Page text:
So why not simply re-link file F in area B to file F in area A?

After all, that too would appear to have the same effect. Two reasons:

  1. F in A is the original, if it changes, we do not want F in B to change (then it would no longer be a backup, but just an extra link to the “live” original!)

  2. The “–link-dest” approach works across file systems and across different machines. Hard links can’t. This makes link-dest an extremely useful option, as you will see.

Here are the modified cron entries to activate the link-dest mechanism:

B = /ssd/backups/xudroid
30 23 * * 1 rsync -ax --delete --link-dest=$B-7/ / $B-1/ && touch $B-1/
30 23 * * 2 rsync -ax --delete --link-dest=$B-1/ / $B-2/ && touch $B-2/
30 23 * * 3 rsync -ax --delete --link-dest=$B-2/ / $B-3/ && touch $B-3/
30 23 * * 4 rsync -ax --delete --link-dest=$B-3/ / $B-4/ && touch $B-4/
30 23 * * 5 rsync -ax --delete --link-dest=$B-4/ / $B-5/ && touch $B-5/
30 23 * * 6 rsync -ax --delete --link-dest=$B-5/ / $B-6/ && touch $B-6/
30 23 * * 7 rsync -ax --delete --link-dest=$B-6/ / $B-7/ && touch $B-7/

We simply add one extra command-line option, in which the backup from the previous day is used as B’ reference. The effects are quite dramatic:

  • changed files get copied over, as before
  • files which have not changed since the previous day become a hard link
  • as a result, total disk usage for these 7 backups is nearly the same as 1 backup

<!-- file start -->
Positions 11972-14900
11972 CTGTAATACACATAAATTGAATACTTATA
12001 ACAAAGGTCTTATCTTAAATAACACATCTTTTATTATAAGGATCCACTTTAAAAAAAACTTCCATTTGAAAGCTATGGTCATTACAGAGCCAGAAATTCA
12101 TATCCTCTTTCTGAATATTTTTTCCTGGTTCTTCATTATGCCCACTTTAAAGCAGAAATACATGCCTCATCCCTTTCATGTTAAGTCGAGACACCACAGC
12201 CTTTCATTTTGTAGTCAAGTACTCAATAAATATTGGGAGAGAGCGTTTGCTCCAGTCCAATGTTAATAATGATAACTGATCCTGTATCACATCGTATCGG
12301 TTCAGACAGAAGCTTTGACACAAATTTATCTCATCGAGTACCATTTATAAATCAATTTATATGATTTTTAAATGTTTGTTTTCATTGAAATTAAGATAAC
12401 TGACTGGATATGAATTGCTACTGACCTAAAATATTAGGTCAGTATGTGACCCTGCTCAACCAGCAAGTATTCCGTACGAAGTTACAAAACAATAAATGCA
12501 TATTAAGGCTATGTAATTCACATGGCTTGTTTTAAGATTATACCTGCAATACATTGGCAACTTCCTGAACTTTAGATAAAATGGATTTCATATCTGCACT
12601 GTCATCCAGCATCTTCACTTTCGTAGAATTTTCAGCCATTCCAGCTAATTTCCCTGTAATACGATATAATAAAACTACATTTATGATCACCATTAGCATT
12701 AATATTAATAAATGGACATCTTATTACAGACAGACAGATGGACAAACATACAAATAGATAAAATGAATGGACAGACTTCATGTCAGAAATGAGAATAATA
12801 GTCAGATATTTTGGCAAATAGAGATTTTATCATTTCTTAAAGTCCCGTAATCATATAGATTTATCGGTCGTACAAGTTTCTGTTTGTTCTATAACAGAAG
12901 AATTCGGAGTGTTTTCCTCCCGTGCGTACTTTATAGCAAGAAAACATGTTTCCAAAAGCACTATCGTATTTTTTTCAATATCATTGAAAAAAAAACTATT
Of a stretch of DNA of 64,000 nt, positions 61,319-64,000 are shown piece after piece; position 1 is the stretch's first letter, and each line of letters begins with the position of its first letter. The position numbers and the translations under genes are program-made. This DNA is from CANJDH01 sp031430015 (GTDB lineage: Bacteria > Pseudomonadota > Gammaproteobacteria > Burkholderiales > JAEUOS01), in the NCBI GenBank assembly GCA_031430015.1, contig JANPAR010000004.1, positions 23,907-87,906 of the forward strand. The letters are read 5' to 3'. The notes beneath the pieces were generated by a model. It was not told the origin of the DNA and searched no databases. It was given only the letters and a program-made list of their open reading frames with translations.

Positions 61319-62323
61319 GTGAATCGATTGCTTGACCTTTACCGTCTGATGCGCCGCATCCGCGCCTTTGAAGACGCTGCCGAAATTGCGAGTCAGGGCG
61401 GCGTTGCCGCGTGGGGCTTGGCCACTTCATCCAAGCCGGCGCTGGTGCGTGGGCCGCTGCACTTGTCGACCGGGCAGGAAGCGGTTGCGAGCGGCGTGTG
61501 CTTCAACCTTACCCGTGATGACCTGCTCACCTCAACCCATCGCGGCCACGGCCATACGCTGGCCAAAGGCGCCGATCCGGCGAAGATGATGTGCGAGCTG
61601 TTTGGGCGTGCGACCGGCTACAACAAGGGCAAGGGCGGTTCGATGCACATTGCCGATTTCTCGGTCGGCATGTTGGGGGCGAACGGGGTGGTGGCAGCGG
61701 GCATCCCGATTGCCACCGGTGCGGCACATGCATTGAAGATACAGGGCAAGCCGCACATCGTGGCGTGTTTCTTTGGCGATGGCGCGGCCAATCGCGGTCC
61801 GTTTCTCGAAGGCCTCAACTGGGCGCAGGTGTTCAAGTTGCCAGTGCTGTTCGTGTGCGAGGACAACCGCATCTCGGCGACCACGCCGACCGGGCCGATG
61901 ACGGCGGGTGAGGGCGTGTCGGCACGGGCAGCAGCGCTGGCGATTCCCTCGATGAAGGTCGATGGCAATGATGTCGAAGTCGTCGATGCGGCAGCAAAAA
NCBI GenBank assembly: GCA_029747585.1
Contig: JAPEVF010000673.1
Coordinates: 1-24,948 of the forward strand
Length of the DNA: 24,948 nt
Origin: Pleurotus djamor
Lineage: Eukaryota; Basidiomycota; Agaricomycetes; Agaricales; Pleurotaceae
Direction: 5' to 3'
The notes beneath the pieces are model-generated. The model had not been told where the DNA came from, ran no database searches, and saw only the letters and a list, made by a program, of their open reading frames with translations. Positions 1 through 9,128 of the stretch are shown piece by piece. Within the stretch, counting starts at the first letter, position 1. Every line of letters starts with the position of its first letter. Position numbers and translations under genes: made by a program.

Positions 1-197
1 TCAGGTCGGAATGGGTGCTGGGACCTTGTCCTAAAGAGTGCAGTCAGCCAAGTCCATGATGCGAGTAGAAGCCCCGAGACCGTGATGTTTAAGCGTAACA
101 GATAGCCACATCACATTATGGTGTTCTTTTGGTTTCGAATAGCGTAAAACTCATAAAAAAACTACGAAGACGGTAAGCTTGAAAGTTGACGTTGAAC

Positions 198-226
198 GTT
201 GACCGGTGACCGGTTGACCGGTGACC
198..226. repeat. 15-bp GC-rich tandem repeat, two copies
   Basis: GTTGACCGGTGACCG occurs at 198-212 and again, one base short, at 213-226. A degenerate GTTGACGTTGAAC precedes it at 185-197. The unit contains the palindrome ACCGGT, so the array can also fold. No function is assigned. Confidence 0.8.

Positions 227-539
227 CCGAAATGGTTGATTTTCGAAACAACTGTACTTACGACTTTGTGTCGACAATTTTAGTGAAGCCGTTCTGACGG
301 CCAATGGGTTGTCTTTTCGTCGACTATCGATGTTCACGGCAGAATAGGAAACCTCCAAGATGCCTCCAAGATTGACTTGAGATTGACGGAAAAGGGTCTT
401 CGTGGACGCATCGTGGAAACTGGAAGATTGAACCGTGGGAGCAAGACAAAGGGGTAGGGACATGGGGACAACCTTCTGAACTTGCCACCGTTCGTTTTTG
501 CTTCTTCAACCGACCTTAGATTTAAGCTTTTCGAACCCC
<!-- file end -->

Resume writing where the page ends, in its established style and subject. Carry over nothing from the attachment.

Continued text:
• note also that if all files change every day, then this won’t save any disk space
  • less copying: a change gets copied over once, then all future backups link to it
  • directories can’t be hard-linked, they are still copied – this only affects files inside

In case of the JeeLabs server, disk space for the 7 backups dropped by over 50 GB. That’s not only less data to store, it’s also less data to copy in the first place. At the moment (end 2015), each daily full backup scan on the server takes 3..4 minutes for 11 GB of data.

And what about off-site backups?

Ah, yes. That’s where things really take off with this rsync trick: the link-dest mechanism also works across the network! Again, file changes get sent over as before. But only once – after that, a re-link on the remote backup is all that’s needed to track each changed file.

This is precisely how the backup server at JeeLabs has been setup. Every day, shortly after the main server backup has run, a cron job starts and uses that backup as source for (again) a rotating backup set. The backup server has an extra level of security, in that it can’t be written to from any other machine. Instead, it pulls its backups from the main server.

The result is a second rotating backup set on another system, which can’t be changed from the original server. This is currently also a set of 7 daily backups (with hard links to save on disk space), but it could have been set up for any number of backups and any update rate.

Off-site backups are just as easy. Given that rsync is so efficient in its use of bandwidth, such backups can be maintained over a fairly modest internet connection.

Also good to know: rsync supports ssh-based encrypted sessions and optional compression.

So let’s cherish rsync as one of the unsung heroes in today’s sea of data!